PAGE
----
A History of Four Chaplains Day

It was Feb. 3, 1943, and the U.S. Army Transport Dorchester was one of three ships in a convoy, moving across the Atlantic from Newfoundland to an American base in Greenland. A converted luxury liner, the Dorchester was crowded to capacity, carrying 902 servicemen, merchant seamen and civilian workers. It was only 150 miles from its destination when shortly after midnight a German submarine U2 spotted it. After firing its torpedoes, the hit was decisive, striking the ship, far below the water line. The hit caused massive destruction, killing many with the blast. Panic and chaos quickly set in. Men were screaming, others crying or franticly trying to get lifeboats off the ship. Through the pandemonium, the four Army chaplains, were calming the frightened, tending the wounded and guiding the disoriented toward safety. They were Lt. George Fox, a Methodist; Lt. Alexander Goode, a Jewish rabbi; Lt. John Washington, a Roman Catholic priest; and Lt. Clark Poling, a Dutch Reformed minister. Once topside, the chaplains opened a storage locker and began to distribute life jackets. When there was no more to give, they took their life jackets off and gave them to the next man in line. Survivors in nearby rafts could see the four chaplains arms linked together, offering prayers and singing hymns as the ship went down. Of the 902 men aboard, only 230 survived. Although the Distinguished Service Cross and the Purple Heart were later awarded posthumously, Congress wished to confer the Medal of Honor but was blocked by the stringent requirements which required heroism performed under fire. So a posthumous Special Medal of Heroism, the Four Chaplain’s Medal, was authorized by Congress and awarded by the President on Jan. 18, 1961.

Department of Pennsylvania VFW Annual Mid-Winter Conference Held

Last weekend, there was teaching, committee reports and awards given out at the Department of Pennsylvania’s VFW Annual Mid-Winter Conference. The highlight was The Voice of Democracy and Patriots Pen Banquet. Rory Decker, sponsored by District 10 and VFW Post 531, was the state winner with the essay “Why I Honor The American Flag”. There was more than 8,000 entries. Marcia M. Bartlett, sponsored by District 15 and VFW Post 6757, was named Voice of Democracy Teacher of the Year. The Voice of Democracy Essay was “Why My Vote Matters”. The top five were: Katrina E. Henne, fifth place, sponsored by Dist. 9 VFW Post 3376, $2.000; Morgan M. Steiner, fourth place, sponsored by Dist. 10 VFW Post 5207, $2,500; Helena N. Volpe, third place, sponsored by Dist. 8 VFW Post 3258, 3,000; Katherine T. Lewandowski, second place, sponsored by Dist. 11 VFW Post 5010; Christine A. Troll, first place, sponsored by Dist. 23 VFW Post 554, $5.000 and going on to VFW Nationals. Please note sixth through 24th place all received $1,000. There were 3,493 entrees.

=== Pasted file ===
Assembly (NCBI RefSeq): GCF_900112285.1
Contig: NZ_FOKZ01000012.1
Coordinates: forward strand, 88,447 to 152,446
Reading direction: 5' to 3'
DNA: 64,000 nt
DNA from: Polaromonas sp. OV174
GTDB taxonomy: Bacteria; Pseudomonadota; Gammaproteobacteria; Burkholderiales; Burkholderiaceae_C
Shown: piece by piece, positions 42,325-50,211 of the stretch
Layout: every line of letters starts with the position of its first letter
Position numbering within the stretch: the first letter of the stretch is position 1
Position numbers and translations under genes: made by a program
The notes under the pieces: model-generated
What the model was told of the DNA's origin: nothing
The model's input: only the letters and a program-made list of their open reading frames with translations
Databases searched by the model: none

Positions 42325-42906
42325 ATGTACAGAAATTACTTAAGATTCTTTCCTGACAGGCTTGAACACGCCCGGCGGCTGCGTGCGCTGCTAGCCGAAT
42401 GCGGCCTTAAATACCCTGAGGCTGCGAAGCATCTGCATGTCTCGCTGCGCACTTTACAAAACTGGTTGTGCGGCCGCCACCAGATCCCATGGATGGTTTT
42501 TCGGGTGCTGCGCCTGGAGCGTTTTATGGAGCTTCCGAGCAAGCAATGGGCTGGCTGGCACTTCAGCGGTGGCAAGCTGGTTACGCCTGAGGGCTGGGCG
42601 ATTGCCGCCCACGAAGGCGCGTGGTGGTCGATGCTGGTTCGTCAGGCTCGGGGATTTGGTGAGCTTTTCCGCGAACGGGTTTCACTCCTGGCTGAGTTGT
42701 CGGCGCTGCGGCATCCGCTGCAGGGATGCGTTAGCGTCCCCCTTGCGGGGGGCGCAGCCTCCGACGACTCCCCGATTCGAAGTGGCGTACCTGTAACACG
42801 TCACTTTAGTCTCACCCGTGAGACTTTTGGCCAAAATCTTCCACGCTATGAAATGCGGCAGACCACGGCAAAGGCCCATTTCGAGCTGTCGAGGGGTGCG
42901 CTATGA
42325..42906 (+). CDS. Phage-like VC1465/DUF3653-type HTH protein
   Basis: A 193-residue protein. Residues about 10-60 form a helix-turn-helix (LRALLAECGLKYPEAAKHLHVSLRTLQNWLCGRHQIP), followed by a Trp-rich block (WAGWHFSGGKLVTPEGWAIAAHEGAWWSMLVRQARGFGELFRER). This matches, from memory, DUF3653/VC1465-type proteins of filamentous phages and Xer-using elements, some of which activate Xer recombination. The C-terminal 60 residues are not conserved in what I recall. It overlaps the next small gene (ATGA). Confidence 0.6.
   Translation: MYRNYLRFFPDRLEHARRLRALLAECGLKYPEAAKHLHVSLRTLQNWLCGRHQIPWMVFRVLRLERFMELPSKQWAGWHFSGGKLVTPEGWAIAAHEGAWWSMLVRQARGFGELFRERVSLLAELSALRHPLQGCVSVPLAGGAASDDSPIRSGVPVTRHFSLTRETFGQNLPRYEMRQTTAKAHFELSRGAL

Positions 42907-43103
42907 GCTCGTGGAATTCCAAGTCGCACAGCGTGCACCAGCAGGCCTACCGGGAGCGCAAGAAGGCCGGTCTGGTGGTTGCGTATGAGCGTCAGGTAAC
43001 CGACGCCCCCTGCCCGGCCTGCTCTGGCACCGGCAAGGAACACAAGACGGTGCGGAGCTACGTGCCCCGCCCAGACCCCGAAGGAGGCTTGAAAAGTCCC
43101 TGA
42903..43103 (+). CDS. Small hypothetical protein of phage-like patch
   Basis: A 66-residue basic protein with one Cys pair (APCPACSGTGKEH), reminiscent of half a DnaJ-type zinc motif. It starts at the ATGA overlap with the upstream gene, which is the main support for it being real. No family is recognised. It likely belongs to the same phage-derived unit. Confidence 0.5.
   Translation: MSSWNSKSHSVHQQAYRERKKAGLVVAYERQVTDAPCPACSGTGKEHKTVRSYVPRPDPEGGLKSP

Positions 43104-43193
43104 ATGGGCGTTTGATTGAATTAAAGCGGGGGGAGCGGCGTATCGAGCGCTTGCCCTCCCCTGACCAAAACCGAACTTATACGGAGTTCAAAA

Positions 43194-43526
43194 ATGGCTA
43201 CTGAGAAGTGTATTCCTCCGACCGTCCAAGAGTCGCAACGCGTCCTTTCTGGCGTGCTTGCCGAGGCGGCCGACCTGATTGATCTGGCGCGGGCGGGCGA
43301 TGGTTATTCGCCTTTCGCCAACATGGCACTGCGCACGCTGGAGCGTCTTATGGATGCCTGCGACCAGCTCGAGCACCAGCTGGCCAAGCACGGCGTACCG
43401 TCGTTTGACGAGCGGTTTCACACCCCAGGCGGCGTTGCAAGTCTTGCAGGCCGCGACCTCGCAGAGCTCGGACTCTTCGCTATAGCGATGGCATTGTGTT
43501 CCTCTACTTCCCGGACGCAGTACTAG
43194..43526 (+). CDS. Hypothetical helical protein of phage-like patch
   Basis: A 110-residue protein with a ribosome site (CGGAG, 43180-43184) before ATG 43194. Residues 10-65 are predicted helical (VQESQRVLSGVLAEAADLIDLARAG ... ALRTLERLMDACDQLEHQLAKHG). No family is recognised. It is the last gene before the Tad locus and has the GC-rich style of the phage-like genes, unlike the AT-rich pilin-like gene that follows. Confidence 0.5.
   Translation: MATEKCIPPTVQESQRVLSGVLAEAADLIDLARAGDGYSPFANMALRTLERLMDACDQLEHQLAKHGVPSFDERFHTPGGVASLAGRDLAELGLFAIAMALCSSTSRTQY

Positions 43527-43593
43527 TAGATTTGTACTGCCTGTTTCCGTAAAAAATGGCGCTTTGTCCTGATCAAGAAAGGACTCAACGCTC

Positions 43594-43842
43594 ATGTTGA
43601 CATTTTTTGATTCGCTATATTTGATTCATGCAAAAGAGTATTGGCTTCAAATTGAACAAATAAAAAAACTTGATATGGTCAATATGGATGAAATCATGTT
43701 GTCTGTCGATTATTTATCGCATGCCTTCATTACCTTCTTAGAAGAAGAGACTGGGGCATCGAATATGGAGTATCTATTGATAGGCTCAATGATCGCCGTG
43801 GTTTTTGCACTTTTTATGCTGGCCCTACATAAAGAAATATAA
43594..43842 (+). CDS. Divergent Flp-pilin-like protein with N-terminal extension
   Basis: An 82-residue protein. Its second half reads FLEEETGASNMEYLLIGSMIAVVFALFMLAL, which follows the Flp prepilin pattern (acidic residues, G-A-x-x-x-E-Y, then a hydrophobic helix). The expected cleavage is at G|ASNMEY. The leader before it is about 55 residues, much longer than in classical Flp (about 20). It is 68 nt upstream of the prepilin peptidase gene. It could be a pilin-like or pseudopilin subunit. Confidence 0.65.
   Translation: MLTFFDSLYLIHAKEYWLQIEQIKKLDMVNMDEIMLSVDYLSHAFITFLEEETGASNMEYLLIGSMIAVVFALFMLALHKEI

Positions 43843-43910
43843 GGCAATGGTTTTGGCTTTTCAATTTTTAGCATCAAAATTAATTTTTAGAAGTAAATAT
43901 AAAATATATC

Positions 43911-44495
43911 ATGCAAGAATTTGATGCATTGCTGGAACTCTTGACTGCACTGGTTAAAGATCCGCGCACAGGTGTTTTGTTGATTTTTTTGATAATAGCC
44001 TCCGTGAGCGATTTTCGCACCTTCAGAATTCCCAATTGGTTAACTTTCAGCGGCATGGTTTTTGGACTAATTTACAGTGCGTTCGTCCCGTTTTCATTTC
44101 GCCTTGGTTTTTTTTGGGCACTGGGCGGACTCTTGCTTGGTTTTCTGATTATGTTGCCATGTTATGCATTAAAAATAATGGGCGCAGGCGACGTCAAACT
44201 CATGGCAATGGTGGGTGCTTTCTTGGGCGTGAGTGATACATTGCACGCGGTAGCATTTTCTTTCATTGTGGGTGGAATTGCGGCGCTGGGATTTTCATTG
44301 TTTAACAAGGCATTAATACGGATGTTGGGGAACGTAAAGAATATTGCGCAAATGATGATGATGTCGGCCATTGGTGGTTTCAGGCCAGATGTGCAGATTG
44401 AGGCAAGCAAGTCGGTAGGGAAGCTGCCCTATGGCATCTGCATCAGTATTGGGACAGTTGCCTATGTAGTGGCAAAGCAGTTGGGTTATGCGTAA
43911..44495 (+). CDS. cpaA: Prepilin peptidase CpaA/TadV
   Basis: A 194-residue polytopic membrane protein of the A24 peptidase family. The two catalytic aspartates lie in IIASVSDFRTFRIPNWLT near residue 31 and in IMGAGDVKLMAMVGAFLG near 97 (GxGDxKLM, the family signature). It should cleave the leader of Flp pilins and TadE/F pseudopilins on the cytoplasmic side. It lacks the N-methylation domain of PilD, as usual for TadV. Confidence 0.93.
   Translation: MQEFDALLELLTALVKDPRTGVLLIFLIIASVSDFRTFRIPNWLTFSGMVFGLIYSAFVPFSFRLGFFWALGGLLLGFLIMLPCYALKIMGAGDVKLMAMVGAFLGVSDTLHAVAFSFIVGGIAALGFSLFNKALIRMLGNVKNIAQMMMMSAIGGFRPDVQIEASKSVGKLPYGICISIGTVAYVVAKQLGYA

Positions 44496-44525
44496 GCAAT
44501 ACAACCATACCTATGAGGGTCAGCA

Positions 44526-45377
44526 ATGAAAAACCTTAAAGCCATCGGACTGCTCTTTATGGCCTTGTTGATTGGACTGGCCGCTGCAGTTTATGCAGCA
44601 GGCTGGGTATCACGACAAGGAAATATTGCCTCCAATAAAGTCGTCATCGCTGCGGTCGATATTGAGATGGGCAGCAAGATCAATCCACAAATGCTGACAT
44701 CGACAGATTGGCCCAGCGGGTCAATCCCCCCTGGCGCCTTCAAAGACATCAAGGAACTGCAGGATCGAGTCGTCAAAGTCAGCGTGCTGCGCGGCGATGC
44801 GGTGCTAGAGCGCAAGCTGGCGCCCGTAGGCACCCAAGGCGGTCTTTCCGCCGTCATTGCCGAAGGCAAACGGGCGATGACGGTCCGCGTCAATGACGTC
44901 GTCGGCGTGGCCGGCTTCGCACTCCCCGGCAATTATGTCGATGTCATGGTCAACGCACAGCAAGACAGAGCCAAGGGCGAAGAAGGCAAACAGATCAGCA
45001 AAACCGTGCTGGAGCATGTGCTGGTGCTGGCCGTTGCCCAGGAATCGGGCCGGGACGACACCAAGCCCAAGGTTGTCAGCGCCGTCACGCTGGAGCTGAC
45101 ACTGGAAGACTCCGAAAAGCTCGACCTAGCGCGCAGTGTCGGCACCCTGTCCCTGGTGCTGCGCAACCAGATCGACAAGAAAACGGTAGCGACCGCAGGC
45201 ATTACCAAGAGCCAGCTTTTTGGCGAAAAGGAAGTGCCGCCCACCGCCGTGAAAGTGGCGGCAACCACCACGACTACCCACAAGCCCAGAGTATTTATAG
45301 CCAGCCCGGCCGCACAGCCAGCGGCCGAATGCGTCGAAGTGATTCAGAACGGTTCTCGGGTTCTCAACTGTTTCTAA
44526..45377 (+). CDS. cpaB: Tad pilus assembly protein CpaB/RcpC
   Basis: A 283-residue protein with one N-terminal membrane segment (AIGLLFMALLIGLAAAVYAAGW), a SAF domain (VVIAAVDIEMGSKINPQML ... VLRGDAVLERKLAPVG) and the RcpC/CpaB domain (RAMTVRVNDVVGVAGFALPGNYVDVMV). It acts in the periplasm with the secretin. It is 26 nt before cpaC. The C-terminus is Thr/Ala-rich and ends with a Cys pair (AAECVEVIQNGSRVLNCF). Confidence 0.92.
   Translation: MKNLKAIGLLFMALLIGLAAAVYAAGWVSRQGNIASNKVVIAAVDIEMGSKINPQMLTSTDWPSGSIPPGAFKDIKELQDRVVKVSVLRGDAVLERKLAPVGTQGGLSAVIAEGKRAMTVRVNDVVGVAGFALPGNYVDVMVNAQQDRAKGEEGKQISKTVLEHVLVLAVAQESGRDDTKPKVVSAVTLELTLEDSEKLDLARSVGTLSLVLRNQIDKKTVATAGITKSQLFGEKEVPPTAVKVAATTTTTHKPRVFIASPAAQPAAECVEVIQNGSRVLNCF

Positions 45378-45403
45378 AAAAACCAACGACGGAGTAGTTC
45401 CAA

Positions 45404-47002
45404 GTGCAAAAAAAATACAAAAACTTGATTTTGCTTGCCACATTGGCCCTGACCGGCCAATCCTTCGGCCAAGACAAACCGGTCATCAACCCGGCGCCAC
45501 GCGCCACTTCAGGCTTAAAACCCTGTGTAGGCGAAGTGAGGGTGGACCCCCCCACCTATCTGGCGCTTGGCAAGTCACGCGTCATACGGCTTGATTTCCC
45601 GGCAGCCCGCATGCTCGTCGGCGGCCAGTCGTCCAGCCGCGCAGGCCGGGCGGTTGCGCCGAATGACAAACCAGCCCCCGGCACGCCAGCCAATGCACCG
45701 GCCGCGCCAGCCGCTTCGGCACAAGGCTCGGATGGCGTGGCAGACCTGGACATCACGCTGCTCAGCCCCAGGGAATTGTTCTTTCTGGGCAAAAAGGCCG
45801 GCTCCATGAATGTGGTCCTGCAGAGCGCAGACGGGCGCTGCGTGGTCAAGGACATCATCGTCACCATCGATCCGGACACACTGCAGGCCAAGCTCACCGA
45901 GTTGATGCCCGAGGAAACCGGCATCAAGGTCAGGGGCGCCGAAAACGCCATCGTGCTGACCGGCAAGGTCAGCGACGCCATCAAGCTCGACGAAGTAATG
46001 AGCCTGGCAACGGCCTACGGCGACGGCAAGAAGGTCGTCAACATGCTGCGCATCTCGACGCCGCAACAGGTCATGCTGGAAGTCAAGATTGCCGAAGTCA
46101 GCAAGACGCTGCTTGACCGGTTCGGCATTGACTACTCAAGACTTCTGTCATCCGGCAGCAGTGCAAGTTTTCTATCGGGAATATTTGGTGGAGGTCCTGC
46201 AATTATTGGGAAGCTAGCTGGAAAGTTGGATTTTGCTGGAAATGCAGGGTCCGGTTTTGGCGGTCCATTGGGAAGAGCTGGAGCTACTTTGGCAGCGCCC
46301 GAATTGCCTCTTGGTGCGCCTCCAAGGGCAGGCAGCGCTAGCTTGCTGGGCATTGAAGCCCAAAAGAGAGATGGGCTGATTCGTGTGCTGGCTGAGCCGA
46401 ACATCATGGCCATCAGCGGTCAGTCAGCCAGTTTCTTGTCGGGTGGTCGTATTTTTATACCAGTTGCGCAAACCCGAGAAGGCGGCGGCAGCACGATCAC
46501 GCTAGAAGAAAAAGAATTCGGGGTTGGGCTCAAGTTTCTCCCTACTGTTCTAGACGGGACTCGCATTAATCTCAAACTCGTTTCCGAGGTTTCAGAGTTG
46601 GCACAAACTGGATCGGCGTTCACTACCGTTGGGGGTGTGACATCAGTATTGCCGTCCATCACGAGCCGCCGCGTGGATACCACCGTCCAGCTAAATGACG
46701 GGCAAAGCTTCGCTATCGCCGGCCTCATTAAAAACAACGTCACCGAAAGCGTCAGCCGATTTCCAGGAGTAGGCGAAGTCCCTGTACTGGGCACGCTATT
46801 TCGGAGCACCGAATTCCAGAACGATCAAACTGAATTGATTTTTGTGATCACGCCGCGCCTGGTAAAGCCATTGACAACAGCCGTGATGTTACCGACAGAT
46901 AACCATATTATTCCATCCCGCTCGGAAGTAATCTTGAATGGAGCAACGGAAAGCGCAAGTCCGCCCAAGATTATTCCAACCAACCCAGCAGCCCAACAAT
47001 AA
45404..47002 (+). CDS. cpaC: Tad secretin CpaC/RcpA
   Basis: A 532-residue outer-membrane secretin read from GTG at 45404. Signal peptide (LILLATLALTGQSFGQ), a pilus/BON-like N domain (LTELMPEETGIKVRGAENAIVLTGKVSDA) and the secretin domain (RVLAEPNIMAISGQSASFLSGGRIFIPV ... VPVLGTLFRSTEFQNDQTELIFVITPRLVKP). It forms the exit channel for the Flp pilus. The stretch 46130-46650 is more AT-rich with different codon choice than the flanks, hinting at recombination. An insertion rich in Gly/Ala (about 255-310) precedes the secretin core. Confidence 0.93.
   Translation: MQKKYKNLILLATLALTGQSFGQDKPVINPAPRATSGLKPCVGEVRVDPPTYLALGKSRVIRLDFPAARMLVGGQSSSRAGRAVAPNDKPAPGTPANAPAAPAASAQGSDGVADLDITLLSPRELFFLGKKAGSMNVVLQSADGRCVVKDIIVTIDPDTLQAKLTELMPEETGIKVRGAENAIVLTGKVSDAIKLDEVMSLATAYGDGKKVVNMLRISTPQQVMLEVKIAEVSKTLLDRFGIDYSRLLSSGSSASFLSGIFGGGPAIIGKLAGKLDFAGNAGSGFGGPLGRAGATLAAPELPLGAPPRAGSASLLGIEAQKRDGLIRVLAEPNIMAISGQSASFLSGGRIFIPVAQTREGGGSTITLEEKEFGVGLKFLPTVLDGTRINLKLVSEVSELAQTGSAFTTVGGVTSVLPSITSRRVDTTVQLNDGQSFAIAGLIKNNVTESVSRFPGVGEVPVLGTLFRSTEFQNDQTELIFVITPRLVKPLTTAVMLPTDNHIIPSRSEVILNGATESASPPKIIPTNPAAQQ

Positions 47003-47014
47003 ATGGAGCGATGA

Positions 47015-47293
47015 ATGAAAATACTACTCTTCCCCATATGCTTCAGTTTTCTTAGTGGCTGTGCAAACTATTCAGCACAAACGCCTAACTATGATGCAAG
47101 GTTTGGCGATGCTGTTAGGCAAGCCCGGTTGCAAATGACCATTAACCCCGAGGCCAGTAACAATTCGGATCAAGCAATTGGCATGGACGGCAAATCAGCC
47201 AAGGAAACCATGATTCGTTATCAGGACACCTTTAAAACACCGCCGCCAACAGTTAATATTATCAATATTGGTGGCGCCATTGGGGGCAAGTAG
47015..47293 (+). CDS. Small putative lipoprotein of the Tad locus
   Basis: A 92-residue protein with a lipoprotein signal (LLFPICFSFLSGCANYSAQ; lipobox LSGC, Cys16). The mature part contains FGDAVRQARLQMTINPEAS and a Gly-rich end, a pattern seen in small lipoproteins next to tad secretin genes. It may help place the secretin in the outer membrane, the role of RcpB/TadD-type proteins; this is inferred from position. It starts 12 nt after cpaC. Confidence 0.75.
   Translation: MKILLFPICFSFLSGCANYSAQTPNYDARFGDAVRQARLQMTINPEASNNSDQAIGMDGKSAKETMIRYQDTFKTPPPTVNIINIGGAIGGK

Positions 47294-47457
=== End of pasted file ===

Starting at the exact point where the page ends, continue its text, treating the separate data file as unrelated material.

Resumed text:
POW/MIA Update

Edward J. Weissenback was an employee of Air America Incorporated and a crewman aboard an Air America C-123K. On Dec. 27, 1971, his aircraft was on a routine resupply mission between Thailand and Laos when radio contact was lost northeast of Sayaboury, Laos. Search and rescue efforts continued through Dec. 31, 1971. Interment services are pending.

Roy F. Townley was an employee of Air America Incorporated, and a co-pilot aboard an Air America C-123K. Interment services are pending.

Army Sgt. Frank J. Suliman was a member of Headquarters and Headquarters Company, 9th Infantry Regiment, 2nd Infantry Division. On Dec. 1, 1950, the convoy of trucks Suliman was riding in was halted by a roadblock and the soldiers were commanded to dismount to get through the roadblock on foot.  Interment services are pending.

Army Pvt. Floyd A. Fulmer was a member of Company A, 1st Battalion, 110th Infantry Regiment, 28th Infantry Division. He was reported missing in action on Nov. 14, 1944, after fierce combat in the Raffelsbrand sector of the Hürtgen Forest, near the village of Simonskall, in Germany. Interment services are pending.

Baker 2nd Class David L. Kesler was stationed aboard the USS Oklahoma, which was moored at Ford Island, Pearl Harbor. Interment services are pending.

Till next week, praying for all service members.


– Charles Castelluccio